This limits the amount of money you can pay in premiums on the policy. The total amount you can pay in premiums over the first seven years of the policy. This is to prevent people from putting large amounts of money into small life insurance policies, as they did in the 1980’s. 

For example, if you have a policy worth $100,000 and your premiums are $1,000 a year, the total amount of premiums would be $7,000. If you pay more than that, the IRS will consider your policy to be an MEC. It’s cumulative over the first seven years. So, if you pay $2,000 in premiums one year, you can pay $500 the next two years and you will not create an MEC.

Your insurance company will usually tell you if you’re in danger of triggering MEC status. If you’re in danger, they will allow you to withdraw the excess premiums you paid. However, you should also pay attention to your premiums. Don’t be afraid to call your agent and ask if you have questions. 

If you make any changes to your policy, such as increasing the face value, the seven year test is restarted. 

You can decrease the face value of a policy but be careful that you haven’t overpaid your premiums. If you’ve been paying on a higher policy limit and then decrease the face value, the 7-pay test will be applied to the last seven years at the new rate. This could trigger MEC status.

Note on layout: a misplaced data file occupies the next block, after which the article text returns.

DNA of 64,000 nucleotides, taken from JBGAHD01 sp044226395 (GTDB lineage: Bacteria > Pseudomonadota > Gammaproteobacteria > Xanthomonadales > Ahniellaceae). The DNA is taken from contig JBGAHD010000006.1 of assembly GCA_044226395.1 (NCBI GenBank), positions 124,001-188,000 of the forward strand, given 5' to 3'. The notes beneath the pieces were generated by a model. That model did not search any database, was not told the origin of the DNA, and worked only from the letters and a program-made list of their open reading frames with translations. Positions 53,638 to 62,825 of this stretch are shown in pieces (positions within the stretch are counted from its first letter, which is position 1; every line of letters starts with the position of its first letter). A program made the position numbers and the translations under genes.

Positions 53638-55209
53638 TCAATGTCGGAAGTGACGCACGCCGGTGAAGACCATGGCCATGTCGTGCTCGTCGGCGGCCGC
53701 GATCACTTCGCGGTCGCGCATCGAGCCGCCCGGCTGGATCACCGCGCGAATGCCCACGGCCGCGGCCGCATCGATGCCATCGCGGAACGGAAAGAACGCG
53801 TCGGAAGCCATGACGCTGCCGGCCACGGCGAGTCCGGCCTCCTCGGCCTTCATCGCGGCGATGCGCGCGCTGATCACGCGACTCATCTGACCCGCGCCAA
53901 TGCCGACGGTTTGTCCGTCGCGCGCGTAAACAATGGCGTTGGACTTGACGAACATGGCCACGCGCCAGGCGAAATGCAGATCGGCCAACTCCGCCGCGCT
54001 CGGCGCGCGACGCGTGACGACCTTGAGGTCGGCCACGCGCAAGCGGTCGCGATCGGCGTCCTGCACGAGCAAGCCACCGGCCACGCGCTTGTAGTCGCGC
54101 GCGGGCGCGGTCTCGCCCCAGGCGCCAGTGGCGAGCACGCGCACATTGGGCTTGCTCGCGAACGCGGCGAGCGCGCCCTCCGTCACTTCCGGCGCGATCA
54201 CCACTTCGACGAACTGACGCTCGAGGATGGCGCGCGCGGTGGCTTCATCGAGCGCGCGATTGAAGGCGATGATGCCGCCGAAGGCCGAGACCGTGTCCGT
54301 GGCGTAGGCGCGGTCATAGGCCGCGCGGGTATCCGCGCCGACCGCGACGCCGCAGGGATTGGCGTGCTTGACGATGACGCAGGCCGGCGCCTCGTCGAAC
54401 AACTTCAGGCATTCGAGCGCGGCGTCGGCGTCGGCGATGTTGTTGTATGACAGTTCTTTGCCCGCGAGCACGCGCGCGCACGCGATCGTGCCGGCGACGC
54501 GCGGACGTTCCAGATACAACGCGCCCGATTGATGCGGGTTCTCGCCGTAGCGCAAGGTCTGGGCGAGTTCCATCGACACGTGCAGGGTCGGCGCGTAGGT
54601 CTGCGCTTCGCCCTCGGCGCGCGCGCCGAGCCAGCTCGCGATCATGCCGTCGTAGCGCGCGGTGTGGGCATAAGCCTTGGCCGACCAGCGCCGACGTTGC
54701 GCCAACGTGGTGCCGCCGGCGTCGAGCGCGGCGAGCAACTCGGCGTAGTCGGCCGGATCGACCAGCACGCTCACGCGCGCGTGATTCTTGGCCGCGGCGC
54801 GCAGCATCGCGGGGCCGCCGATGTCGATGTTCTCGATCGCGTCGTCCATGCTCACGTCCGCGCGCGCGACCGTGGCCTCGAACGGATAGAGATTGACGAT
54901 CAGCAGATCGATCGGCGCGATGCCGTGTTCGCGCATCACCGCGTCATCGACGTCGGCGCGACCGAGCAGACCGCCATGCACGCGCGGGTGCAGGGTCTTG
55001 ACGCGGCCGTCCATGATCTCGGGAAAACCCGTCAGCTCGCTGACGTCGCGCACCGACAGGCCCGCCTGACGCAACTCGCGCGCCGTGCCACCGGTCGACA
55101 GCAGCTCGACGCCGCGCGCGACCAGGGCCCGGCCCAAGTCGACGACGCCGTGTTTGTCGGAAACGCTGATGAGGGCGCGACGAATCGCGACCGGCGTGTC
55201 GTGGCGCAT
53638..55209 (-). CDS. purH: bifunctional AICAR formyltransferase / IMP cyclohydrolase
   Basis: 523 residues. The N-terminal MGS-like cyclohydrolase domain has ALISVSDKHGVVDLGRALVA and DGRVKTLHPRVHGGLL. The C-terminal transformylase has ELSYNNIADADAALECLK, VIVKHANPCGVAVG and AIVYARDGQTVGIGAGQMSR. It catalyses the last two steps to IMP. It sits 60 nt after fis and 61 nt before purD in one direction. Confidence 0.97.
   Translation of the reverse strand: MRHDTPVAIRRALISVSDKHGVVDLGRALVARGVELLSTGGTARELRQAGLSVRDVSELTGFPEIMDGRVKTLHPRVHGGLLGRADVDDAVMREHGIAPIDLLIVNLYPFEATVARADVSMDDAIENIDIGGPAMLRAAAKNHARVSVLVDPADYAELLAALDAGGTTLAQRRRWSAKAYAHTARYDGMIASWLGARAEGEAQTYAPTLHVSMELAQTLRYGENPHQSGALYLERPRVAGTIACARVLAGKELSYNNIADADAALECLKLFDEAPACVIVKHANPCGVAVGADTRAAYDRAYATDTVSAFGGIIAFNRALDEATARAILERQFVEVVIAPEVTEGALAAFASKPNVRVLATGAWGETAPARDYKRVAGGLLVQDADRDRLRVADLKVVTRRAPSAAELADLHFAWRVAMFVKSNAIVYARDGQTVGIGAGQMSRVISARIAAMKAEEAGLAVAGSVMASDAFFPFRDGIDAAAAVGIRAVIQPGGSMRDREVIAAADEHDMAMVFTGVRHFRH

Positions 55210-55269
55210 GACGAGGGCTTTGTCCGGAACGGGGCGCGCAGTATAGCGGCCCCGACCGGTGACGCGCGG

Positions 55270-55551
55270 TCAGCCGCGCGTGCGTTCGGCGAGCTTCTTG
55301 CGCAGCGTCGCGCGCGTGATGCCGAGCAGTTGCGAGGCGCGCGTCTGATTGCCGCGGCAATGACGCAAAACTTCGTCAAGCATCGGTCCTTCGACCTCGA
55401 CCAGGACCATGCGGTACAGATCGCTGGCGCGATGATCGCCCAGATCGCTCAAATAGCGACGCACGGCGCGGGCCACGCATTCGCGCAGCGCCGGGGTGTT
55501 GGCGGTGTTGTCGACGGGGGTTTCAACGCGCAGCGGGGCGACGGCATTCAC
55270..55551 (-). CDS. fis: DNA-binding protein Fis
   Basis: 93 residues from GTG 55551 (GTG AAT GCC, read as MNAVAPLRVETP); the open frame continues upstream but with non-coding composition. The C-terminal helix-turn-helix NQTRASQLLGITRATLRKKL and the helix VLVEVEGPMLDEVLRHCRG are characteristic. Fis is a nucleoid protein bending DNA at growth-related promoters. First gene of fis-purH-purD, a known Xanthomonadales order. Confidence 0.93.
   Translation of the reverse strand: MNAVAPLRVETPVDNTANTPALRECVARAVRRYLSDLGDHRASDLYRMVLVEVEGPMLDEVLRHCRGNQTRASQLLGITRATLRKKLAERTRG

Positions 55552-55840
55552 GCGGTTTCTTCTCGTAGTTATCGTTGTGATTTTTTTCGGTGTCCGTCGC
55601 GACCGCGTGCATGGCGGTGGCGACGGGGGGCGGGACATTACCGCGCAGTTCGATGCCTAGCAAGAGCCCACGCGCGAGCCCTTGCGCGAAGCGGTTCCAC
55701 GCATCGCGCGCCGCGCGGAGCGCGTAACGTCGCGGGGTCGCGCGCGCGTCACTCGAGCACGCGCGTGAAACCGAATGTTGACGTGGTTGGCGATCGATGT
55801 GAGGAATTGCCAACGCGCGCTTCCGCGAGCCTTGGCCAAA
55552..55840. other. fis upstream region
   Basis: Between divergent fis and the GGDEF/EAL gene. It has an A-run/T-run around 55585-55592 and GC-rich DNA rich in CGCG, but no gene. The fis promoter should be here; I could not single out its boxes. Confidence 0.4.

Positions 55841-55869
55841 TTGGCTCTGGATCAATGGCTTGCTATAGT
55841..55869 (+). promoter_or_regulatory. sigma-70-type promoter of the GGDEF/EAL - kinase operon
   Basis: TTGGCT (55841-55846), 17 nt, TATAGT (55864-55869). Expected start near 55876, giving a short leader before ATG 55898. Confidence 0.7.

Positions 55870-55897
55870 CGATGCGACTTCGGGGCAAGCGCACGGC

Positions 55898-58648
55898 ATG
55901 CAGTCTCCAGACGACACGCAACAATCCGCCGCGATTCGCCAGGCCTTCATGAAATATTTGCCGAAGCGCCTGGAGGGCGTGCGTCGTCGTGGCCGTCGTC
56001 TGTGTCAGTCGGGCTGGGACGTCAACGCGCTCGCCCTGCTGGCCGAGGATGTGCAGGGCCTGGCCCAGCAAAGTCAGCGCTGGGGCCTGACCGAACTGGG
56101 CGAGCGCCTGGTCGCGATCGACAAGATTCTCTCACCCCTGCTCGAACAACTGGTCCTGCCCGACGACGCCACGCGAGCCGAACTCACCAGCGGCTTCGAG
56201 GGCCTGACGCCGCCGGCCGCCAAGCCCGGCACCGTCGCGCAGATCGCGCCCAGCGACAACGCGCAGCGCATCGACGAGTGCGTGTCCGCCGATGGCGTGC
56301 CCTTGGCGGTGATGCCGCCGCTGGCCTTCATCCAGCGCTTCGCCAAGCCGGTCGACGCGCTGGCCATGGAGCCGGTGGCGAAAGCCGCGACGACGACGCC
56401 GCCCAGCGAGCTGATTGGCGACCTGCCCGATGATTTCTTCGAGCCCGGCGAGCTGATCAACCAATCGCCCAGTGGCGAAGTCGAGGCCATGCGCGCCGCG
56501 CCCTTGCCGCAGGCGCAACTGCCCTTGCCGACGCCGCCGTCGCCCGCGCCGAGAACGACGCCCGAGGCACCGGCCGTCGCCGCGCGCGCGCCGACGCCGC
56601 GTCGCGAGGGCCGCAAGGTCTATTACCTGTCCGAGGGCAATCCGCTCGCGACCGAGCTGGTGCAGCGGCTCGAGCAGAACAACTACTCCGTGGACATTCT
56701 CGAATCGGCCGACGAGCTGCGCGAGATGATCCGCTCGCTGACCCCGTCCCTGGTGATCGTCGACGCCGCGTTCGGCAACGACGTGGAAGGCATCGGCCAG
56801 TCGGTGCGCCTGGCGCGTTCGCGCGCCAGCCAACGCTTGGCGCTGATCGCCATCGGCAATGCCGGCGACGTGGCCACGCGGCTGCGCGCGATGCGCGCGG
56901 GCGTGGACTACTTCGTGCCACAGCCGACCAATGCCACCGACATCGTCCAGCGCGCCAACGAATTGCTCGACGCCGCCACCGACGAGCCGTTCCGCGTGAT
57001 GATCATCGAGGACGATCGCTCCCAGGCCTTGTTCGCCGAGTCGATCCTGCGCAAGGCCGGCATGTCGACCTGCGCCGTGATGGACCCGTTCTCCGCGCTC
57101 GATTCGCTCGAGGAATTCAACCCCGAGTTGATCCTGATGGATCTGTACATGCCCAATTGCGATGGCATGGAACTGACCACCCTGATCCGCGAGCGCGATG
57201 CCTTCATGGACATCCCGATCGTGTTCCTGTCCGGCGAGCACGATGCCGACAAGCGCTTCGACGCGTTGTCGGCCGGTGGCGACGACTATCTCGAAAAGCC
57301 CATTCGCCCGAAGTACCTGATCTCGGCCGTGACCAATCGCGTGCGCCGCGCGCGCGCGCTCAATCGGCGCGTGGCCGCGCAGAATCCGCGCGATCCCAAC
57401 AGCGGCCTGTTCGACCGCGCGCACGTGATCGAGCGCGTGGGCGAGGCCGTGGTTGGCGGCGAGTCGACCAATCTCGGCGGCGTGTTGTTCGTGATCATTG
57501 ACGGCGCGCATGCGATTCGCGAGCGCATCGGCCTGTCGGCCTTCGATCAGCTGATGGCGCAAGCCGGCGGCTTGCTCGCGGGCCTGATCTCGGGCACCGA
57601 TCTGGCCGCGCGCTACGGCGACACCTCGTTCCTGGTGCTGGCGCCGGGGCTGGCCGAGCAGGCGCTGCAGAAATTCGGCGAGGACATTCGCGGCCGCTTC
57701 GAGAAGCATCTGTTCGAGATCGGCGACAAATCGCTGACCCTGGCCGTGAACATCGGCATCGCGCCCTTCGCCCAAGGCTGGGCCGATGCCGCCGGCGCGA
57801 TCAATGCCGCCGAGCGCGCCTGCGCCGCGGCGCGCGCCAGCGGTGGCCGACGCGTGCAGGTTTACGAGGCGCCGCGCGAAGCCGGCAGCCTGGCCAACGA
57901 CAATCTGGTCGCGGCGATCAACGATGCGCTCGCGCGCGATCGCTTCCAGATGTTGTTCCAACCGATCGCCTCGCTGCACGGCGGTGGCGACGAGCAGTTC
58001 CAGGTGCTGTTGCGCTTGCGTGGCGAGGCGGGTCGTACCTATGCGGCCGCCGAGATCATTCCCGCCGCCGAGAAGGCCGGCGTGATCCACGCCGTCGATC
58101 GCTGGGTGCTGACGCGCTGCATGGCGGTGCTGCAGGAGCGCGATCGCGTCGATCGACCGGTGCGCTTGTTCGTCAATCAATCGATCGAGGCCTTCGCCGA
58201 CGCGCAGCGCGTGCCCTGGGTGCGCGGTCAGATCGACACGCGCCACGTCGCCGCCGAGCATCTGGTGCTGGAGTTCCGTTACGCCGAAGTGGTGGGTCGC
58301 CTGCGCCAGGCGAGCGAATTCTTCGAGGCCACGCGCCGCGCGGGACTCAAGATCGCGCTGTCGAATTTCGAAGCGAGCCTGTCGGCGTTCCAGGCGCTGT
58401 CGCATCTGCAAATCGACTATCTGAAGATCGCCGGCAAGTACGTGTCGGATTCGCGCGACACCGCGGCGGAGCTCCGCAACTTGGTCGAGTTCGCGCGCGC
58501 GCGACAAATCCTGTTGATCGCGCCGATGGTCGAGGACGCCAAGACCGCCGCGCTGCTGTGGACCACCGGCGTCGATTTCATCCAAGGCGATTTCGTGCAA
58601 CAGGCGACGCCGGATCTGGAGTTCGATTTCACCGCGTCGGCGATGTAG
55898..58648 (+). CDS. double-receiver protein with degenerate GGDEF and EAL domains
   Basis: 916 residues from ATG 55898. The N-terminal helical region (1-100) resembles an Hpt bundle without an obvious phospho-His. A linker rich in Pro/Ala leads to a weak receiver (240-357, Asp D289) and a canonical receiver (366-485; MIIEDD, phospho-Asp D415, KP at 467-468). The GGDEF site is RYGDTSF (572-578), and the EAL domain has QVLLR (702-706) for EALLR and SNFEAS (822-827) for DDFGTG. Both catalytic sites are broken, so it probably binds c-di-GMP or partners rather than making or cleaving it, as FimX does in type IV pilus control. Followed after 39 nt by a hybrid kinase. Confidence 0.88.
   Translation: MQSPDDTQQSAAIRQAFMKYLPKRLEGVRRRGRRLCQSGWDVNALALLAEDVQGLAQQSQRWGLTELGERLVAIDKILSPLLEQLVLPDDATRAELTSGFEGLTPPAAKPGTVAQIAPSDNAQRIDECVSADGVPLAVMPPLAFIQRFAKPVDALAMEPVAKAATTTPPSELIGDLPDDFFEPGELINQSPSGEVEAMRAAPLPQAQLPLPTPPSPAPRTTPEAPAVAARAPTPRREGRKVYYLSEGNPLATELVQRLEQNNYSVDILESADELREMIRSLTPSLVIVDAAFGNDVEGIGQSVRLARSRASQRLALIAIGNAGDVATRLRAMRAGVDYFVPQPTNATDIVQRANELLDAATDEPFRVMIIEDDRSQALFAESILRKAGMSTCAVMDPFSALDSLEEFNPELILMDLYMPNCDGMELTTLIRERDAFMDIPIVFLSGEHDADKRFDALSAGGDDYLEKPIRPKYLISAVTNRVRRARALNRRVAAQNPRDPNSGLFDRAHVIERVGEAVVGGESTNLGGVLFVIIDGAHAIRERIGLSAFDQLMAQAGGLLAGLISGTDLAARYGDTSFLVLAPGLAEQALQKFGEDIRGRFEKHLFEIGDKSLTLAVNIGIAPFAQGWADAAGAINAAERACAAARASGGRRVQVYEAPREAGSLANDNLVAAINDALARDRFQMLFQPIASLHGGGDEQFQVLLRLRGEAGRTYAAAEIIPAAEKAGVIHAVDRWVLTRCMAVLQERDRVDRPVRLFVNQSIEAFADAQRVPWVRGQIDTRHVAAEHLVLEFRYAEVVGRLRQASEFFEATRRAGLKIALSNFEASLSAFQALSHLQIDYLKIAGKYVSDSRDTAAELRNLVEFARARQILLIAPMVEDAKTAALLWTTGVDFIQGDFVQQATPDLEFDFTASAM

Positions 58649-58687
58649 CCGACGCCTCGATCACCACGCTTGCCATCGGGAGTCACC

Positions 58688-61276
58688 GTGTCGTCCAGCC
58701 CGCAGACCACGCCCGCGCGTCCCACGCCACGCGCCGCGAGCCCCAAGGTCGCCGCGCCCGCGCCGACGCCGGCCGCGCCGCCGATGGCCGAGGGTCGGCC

Taxes on Modified Endowment Contract (MEC)

Once a life insurance policy becomes an MEC, it stays an MEC forever. You can’t go back and make it a life insurance policy. 

Once a policy becomes an MEC, any amount of money you withdraw is fully taxable as regular income. 

Much like an IRA account, any withdrawal you make from an MEC before you turned 59 and a half will be subject to a 10% penalty. The death benefit is still tax-free. 

Who Would Benefit from an MEC?

People who want to leave a large sum of money to their heirs tax-free should consider an MEC. You’re not going to be withdrawing or borrowing from the policy, so you shouldn’t have to worry about taxes on the loans. The only problem would be if your circumstances change and you’re in need of cash. 

An MEC is really an estate planning tool. If you have a lot of liquid assets sitting around, putting the money in an MEC makes it free from probate after you die, so your heirs can use it right away. 

Another advantage of an MEC is that the money is not counted in the Financial Aid Formula when applying for college. So, if you have children and are hoping to qualify for financial aid, the money you have in an MEC won’t be considered as an asset. 

If you were planning to tap into your life insurance when you retire, however, you need to make sure that your life insurance can never become a MEC, it must be a non-MEC. Any licensed life insurance agents can advise you on this topic and help you ensure that.

Last Thoughts

An MEC is a good tool for those wanting to leave their heirs a substantial tax-free death benefit and don’t plan on withdrawing any cash from the account. Most insurance companies will keep track of policies and let you know if your policy is in danger of becoming an MEC if that’s not what you want. As with any financial investment, it all depends on how you want to use it. 

Thang Truong

Thang Truong covers small business insurance and small business success at BravoPolicy. He is a licensed P&C insurance agent. Previously, he held product leadership positions at realtor.com, Capital One, NerdWallet, and Mulberry Technology. He holds a MBA degree from UC Berkeley - Haas School of Business.